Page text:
Fiction, city and memory

I was reading an article on the life of George Simenon the other day. This year is the 20th anniversary of his death. In his life he wrote more than 200 novels 75 of which have the great Commissaire Jules Maigret. I read many of them and still have many to read in my chaotic bookshelves. There is no mystery that I love mysteries and thriller stories. The funny thing though, about Simenon, is that his novels are never too old! Lately I found a book that I bought in LA from another author I love, Raymond Chandler. Unfortunately reading it now, reading about LA wasn't easy. Many buildings, stores, places no longer exist. With your memory you can try to depict this lost heritage of the city but it is harder to keep track of its ongoing path through the everyday. When you read Crais, Woods or Connelly (just to mention some) you are almost there with the characters, you walk on their streets (and I know them), you eat in the same restaurants you maybe went couple of years ago. Yet, talking about history, memory and heritage Los Angeles isn't really a good example since everything is somehow defined in a book called "The history of forgetting" (by my SCI-Arc professor Norman Klein).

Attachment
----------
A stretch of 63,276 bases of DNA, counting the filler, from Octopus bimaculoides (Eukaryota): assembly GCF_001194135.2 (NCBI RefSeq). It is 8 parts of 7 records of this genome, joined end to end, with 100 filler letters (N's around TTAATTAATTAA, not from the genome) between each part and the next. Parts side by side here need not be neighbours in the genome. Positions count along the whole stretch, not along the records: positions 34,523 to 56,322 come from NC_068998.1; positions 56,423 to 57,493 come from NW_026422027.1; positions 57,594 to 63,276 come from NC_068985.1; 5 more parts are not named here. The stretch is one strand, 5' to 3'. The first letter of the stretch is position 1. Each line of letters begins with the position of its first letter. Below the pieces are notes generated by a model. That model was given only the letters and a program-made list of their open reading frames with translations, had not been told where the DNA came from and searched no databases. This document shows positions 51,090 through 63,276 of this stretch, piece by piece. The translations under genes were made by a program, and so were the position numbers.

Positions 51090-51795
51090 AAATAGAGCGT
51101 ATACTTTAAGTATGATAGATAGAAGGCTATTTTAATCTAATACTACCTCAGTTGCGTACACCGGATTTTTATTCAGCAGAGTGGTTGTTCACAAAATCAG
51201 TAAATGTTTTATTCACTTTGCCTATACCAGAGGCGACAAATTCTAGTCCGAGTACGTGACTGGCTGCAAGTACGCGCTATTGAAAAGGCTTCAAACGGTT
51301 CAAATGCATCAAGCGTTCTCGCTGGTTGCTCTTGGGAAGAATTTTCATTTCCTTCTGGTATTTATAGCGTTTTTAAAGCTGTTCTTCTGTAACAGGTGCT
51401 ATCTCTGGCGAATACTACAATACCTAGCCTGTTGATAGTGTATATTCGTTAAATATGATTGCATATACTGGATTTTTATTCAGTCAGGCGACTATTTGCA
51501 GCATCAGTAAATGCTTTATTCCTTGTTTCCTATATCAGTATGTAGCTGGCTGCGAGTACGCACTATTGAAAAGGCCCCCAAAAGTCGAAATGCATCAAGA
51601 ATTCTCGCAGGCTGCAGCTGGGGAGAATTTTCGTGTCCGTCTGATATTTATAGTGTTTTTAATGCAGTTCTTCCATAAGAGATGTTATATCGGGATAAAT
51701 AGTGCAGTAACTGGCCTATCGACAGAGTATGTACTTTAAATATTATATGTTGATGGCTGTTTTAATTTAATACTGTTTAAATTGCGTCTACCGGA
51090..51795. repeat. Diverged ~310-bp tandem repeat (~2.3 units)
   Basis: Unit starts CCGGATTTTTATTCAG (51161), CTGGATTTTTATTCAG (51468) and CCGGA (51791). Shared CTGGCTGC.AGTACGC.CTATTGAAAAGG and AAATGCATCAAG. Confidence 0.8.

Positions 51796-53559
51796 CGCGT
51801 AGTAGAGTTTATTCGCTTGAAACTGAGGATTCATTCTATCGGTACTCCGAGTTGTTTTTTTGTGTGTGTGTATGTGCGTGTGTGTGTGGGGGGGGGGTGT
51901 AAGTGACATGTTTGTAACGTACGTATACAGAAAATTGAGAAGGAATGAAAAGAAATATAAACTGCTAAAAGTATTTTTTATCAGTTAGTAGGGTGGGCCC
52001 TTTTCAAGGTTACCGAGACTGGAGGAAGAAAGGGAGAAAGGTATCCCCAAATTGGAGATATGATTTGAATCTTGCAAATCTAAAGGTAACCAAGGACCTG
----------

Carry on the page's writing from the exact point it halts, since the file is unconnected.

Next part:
With Simenon it's a different thing. Eventhough written between the 30's and the 70's Paris remains the same. Architecture, streets and even some stores! It is easy to be part of a city that, although many years have passed, it gives you the same feelings of the past. The city though it's always depicted as cold, rainy with the windows covered by thin condensation. All of which created a familiar dimension with the reader, maybe his main characteristic of a city filled with mysteries! As historians said, maybe it is because the bad weather is always associated with a refuge, a heater, a pipe that both Simenon and Maigret loved to smoke. The rain and all the shadows of grey become too the main characters of the story. As I always visit Paris when there is the sun it is strange yet fascinating feeling it with rain and fog and yes... murders! I thought that maybe the weather has changed through the years. But maybe not. Is it possible that the dark side of Simenon's novels were dictated by some darkness in his life? Probably. Ultimately you never stop discovering people. As they are like paintings. You see what's presented to you but often not behind. Maybe Paris was really foggy and humid. Or maybe that's how personal feelings were translated.